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Benjamin Tremblay Benjamin Tremblay
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‘Death by Magic’ a spellbinding binge-watch

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There has been no shortage of things to watch on Netflix this year. Netflix CFO David Wells said in February that the online streaming service is planning to create 700 new original TV shows and movies in 2018. That number includes returning seasons of past original shows.

We saw a lot of interesting content coming to Netflix in November, including the brilliant “Narcos: Mexico” and the controversial “Baby;” the month ended on a high note with the premiere of the original series “Death by Magic.” Smooth-talking host Drummond Money-Coutts - aka DMC - is a veteran magician and effective performer.

From episode to episode, DMC travels around the world performing a variety of magic tricks and illusions both to random people on the street and to an exclusive audience. Each episode follows roughly the same formula: Money-Coutts travels to a town, gets to know the locals by performing magic, researches the history of the town, and ultimately attempts to replicate a stunt, illusion or escape trick that has killed a magician in the past - hence, “Death by Magic.”

“I’m travelling the world to uncover the stories of magicians who have died, performing the most dangerous stunts ever attempted. Along the way I’ll be doing what I love most - sharing my magic.”

In the first episode, “CAPE TOWN: The Great Escape,” DMC travels throughout South Africa on his journey to learn about Charles Rowan, aka Karr the Magician, who died in 1930 during a stunt in which he attempted to escape a straitjacket while a man was driving a truck directly at him.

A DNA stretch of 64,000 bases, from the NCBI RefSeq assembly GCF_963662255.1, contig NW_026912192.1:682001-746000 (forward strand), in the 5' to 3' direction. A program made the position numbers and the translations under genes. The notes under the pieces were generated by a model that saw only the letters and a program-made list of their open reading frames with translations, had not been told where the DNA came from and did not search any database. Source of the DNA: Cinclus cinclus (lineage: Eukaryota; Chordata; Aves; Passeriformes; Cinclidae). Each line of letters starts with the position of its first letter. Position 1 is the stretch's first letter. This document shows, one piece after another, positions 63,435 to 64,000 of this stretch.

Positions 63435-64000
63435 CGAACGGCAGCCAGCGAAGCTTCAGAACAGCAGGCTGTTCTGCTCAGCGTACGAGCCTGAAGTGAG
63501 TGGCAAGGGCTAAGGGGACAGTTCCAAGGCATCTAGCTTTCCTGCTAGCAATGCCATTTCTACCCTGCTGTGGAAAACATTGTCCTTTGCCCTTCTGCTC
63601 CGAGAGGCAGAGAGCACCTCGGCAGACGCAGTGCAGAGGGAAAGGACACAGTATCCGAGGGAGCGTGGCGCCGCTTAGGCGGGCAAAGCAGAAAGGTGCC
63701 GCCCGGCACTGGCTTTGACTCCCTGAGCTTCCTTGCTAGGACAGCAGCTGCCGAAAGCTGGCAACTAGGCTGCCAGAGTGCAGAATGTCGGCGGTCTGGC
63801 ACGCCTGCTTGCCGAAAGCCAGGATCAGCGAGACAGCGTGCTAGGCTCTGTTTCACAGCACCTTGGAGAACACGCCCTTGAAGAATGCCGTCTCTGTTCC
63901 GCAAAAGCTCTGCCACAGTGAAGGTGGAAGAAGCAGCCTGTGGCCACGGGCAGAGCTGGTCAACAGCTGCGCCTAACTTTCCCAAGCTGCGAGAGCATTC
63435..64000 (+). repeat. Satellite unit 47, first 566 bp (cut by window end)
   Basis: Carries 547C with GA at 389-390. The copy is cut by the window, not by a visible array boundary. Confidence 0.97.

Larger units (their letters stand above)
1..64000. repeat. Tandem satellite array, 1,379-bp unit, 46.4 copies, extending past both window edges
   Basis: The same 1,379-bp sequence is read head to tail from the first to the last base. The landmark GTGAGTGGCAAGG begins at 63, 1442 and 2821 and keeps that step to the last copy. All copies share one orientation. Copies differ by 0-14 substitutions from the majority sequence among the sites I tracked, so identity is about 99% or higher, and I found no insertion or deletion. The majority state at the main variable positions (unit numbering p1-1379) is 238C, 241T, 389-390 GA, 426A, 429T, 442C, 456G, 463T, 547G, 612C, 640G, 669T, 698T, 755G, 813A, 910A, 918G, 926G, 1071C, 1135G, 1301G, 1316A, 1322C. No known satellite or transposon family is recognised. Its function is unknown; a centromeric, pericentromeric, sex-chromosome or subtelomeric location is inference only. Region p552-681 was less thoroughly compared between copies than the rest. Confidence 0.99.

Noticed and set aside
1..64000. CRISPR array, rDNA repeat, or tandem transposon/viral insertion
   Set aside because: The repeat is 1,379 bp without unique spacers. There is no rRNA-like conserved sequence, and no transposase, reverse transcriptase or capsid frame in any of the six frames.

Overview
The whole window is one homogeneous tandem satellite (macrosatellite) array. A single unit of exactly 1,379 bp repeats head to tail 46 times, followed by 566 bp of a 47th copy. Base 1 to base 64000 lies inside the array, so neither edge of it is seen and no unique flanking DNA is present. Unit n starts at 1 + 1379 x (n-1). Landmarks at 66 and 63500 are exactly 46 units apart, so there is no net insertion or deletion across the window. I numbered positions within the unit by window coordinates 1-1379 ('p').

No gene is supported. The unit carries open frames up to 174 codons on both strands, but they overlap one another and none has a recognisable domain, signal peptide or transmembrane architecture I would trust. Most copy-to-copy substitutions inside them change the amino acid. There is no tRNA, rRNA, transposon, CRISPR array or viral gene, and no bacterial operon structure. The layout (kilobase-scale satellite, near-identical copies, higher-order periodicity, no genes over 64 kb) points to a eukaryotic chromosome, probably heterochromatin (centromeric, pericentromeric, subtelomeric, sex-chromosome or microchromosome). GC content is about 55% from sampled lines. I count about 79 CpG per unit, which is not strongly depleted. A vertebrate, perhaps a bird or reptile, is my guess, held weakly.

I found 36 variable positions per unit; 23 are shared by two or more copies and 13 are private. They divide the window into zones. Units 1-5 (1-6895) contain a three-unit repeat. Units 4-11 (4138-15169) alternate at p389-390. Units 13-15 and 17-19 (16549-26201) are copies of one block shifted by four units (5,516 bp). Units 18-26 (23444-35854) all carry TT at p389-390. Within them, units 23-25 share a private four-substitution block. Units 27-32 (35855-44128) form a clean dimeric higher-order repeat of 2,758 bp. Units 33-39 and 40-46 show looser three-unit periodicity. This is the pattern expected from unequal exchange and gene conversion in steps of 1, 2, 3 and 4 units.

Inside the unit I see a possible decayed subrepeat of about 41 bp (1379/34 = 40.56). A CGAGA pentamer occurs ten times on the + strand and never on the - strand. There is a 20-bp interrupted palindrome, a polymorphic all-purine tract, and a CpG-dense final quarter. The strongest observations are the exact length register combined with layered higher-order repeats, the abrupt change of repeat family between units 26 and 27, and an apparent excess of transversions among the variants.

“Today I would like to give you my tribute to Charles row,” said DMC, “At the end of my time here I will need to escape a unstoppable, impending death.

The show gets the ball rolling with DMC performing some “basic” magic tricks on the streets of Cape Town. These tricks include changing a dollar bill into a hundred-dollar bill, turning a wooden toad figure into a real living toad with one swift motion and propelling upward and sticking a playing card to the ceiling 10 feet above, among others.

While the primary focus of the plot and most of the action in the episode is leading to the ultimate, death-defying stunt at the end of each episode, the various magic tricks sprinkled throughout each episode are perhaps the show’s strongest moments. It is those small-scale tricks that really make it enjoyable. The tricks themselves are unique, innovative and smart, but the real entertainment comes from the priceless reactions of the locals.  

This is best exemplified when DMC travels to the college of magic in Cape Town. While there, he performs magic tricks for the young students. The students watch in awe as DMC puts on a mini-show for them, lighting up the eyes of the little magicians with genuine amazement and happiness.

In the second episode, DMC performs on the streets of Miami. In one display, DMC asks to borrow a 20-dollar bill from a woman in the crowd, proceeds burns a hole through the bill with a cigar and with a quick movement of his hand, restores it to normal. The woman, in a state of shock-and-awe, remarks “I just peed on myself during that.”

In Miami, DMC manages to move an identification card inside an unopened coconut.

So well-executed are DMC’s magic tricks that I often found myself trying to figure out a trick that happened at the beginning of the episode as I watrched the next. “Death by Magic” is filled with those moments that will have you asking “How?” for hours.

The episodes are standalone so there are no cliffhangers or serial plotlines. It was an easy show for me to binge-watch - partly due to my personal interest in magic tricks, but mostly because the content is always new and creative.

“Death by Magic” isn’t “Breaking Bad” or “Black Mirror,” but it isn’t supposed to be. It’s meant to be fun - and it is.

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